Finally, I would like, once again, to thank my mother for her insistence that I translate this work into English – the first draft of which she generously undertook. I also thank Michael Sommers for having helped with part of the final revision.


Introduction - Psychoactive Substances and Shamanism 5

1. Shamanism in the Western Amazon 16

2 “Caboclo” conceptions of illness and of the use of ayahuasca 34

3. The development of the Santo Daime religion 44

4. The Santo Daime rituals 76

5. The controlled use of the ayahuasca and its structuring effects in the Santo Daime rituals 94

6. From the solitary Vegetalists to the collective shamanism of the Santo Daime 104
Conclusion 115

Annex: Mestre Irineu's “Cruzeirinho” 121

Bibliography 121

Introduction - Psychoactive Substances and


Although it first appeared in the Brazilian Amazon in the 1930s, it is only within the past two decades that the Santo Daime religion has spread throughout Brazil and to many other countries. Nevertheless, this growth might be considered negligeable if compared to other religions that have appeared in Brazil during this period. Although the celebrity status of some of its followers and the sacramental use of "ayahuasca", a brew with psychoactive properties, have contributed to awaken media interest, more often than not, Santo Daime has been portrayed in a discriminatory and sensationalist manner.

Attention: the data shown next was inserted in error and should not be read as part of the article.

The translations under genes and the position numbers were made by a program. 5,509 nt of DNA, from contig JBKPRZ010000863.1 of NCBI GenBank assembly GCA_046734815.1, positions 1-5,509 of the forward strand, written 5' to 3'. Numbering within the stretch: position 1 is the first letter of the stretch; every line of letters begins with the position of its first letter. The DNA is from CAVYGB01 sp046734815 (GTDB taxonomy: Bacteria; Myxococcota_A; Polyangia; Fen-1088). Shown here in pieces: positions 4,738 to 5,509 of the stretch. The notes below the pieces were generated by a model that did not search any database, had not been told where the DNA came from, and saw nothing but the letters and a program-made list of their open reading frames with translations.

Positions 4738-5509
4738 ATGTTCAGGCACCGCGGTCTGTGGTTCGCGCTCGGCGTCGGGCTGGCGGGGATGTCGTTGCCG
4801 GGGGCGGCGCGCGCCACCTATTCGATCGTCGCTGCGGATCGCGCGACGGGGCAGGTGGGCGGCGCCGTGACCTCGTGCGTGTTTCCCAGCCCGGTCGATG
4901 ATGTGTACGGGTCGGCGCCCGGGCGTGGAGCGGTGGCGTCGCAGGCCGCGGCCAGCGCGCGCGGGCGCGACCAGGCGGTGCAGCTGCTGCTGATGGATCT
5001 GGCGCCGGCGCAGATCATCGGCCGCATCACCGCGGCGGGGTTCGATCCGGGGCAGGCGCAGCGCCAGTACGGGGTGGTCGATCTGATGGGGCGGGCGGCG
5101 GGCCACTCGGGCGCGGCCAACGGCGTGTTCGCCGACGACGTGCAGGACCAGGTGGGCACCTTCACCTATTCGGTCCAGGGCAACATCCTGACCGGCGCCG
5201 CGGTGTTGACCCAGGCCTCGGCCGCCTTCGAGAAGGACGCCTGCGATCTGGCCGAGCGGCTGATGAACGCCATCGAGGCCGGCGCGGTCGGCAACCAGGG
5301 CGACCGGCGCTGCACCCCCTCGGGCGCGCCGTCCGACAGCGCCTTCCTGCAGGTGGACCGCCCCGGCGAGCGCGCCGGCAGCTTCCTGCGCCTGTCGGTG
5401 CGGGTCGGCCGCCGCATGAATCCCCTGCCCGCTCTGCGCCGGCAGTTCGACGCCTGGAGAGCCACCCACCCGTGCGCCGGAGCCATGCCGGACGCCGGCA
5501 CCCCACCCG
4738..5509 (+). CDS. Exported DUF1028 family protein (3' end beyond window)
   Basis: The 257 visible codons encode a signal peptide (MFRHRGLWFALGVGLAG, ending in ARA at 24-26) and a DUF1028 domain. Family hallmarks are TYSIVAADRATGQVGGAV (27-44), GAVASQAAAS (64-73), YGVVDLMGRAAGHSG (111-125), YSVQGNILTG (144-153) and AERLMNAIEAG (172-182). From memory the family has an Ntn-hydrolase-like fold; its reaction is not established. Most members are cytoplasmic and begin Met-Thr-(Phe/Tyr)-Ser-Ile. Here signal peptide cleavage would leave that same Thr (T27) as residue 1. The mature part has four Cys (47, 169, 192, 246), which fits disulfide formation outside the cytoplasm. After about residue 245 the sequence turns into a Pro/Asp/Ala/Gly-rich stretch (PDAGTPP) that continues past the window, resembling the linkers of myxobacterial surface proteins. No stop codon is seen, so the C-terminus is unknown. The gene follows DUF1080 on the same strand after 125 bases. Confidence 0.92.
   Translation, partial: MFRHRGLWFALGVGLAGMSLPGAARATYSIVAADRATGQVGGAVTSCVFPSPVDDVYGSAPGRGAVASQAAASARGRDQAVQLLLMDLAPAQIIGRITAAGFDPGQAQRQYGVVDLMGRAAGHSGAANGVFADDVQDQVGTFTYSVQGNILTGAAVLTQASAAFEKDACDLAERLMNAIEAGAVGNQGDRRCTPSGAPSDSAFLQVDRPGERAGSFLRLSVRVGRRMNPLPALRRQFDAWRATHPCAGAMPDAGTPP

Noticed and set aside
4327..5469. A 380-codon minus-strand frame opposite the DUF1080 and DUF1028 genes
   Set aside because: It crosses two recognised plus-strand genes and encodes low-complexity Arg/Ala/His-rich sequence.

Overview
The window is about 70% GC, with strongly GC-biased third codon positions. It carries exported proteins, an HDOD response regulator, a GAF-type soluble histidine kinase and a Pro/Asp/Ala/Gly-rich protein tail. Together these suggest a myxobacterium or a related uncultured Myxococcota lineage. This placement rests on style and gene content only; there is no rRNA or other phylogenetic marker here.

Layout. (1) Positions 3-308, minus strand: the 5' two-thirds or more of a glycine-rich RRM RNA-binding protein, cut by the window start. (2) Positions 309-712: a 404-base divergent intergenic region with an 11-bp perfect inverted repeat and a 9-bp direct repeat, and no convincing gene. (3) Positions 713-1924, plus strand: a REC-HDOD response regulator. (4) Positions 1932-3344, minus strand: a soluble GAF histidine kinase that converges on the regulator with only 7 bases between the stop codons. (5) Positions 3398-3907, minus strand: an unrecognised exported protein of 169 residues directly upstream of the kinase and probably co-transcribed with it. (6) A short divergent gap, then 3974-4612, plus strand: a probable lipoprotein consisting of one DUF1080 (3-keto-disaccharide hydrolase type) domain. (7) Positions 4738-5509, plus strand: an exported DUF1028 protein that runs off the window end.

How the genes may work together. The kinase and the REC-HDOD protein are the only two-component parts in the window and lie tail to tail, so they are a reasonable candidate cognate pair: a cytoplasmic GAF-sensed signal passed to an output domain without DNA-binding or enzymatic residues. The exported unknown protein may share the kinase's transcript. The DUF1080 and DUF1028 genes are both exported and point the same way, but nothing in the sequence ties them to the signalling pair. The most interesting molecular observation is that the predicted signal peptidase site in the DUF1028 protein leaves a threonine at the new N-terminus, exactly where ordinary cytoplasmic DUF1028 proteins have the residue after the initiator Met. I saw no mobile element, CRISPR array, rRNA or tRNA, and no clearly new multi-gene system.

This work proposes to delve more deeply into the religion’s origins, while focusing on the use of this sacred brew. The goal is to analyze the values and the social controls that guide its use by the religion’s adherents.

Much is said about the dangers involved in the non-medical use of psychoactive substances. These substances are generally stigmatized and considered to be the cause of physical and moral degeneration. When it does not attract outrage or ridicule, any dissenting opinion on this matter is studiously ignored. For this reason, I shall be dealing with a case that flies in the face of this demonization – that of "ayahuasca". Technically labeled a hallucinogen, this brew constitutes the central sacrament of Santo Daime, a religion that mixes Indian and African elements with esoteric practices, all beneath a veneer of Christianity. According to the various academic studies concerning this religion, its followers are ordinary people, differing from other Brazilians only in their religions zeal and in their rather rigid adhesion to certain values which are, nevertheless, part of the fundamental ethical standards of Brazilian culture.